Paulette Perhach

Paulette Perhach, Personal Finance Expert and Freelance Writer at DollarSproutPaulette Perhach is a writer and journalist based in Seattle. She’s the author of Welcome to the Writer’s Life and host of the podcast Can We Talk About Money?

Perhach holds a magazine journalism degree from the University of Florida. Her writing has been published in the New York Times, Elle, Slate, Vice, and other well-known publications.

11 Good Work Habits for Becoming a Stand-Out Employee

With so many habits to choose from, how do you know which ones are the most important? These successful entrepreneurs, executives, and career coaches discuss their favorites and how you can apply them to your work life.

Paulette Perhach 28 Oct

How to Write a Cover Letter That Sets You Apart

Cover letters may be more often emailed rather than printed these days, but you still need to follow basic cover letter etiquette. Without it, you might find yourself struggling to get the job you want. Here’s how to write a good cover letter.

Paulette Perhach 27 Oct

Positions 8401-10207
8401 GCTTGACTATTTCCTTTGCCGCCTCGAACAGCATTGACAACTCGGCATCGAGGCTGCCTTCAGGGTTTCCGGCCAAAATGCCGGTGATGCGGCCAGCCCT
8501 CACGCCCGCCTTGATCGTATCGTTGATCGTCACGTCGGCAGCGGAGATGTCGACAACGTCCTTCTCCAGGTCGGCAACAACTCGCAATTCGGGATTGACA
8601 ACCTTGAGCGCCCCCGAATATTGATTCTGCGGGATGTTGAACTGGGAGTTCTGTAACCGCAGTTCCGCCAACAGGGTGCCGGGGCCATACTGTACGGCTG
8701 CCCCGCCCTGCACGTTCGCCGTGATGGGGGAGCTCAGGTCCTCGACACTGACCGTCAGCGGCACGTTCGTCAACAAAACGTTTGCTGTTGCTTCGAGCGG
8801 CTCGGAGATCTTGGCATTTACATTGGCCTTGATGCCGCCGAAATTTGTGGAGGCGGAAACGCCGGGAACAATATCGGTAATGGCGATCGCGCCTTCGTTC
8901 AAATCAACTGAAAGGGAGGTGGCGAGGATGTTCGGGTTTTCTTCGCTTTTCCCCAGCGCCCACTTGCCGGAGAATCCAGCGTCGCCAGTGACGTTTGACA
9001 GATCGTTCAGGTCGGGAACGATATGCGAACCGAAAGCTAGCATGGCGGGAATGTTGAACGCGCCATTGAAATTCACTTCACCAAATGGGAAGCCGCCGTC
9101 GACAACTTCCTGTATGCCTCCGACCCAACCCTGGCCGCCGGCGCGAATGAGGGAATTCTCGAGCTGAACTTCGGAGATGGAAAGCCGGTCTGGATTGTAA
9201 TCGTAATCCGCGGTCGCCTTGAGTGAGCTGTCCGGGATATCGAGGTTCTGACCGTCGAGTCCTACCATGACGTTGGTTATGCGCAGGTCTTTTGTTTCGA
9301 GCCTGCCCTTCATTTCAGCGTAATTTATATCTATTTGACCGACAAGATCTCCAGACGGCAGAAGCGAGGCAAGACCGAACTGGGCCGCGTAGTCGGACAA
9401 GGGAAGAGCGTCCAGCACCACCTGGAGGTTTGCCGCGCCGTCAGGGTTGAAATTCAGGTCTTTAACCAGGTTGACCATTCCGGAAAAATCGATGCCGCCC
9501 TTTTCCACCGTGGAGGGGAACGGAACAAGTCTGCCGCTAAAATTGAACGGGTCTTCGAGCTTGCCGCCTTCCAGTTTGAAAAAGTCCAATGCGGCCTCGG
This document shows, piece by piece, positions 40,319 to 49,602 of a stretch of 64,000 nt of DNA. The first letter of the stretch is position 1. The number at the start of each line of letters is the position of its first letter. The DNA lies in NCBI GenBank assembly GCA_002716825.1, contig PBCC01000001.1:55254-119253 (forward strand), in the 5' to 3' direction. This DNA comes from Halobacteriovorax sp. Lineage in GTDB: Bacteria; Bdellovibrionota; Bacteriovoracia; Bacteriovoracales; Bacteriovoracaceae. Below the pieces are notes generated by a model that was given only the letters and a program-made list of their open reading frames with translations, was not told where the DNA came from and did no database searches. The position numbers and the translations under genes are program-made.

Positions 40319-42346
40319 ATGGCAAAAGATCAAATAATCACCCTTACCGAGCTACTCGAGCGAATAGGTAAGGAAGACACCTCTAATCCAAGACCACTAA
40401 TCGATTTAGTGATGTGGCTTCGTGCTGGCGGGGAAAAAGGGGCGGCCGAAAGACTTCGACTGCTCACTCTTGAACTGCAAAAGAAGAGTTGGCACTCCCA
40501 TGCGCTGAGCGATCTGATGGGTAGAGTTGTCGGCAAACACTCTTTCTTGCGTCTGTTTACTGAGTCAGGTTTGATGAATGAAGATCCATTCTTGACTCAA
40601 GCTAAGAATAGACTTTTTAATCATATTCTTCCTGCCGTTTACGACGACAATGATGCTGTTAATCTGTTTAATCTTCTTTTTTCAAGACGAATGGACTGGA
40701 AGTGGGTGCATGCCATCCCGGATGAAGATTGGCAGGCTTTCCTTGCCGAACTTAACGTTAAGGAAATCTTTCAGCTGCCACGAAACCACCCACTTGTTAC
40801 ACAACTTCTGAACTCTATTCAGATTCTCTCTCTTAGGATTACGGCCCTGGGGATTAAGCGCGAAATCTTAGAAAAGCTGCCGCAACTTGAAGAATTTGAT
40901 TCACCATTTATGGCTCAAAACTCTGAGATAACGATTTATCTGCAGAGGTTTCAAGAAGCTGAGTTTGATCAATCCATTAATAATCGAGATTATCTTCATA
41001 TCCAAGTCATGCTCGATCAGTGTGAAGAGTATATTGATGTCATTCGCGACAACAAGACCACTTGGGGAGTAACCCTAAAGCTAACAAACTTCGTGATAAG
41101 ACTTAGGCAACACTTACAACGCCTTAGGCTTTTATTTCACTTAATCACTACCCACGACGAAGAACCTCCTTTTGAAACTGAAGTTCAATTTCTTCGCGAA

How to Write an Employment Resignation Letter

Handling your resignation with dignity, respect, and professional courtesy will allow you to leave your job feeling like you can successfully close that chapter of your career. Here’s how to write a resignation letter that provides just that and more.

Paulette Perhach 18 Aug

How to Stand Out at Work (in the Best Way Possible)

You want to make sure you’re known for the good work you do, but it can be difficult to know what supervisors are looking for in a quality employee. Here’s how to make sure you stand out at work.

Paulette Perhach 05 Aug

These 5 Millennials Started Blogging 12 Months Ago. Now They’re All Making $1,000+/Month

From SEO to affiliate links, content to distribution, there’s a lot to learn about blogging. These millennial bloggers started their blogs about a year ago and are already making money blogging — $1,000 or more a month.

Paulette Perhach 21 Jul

How to Use Your Biases to Be Better Financially Prepared

Humans have what’s called an optimism bias. We think our lives are going to go better than they more likely will. Here’s how to leverage those biases to save more money and better prepare for financial hardship.

Paulette Perhach 30 Jun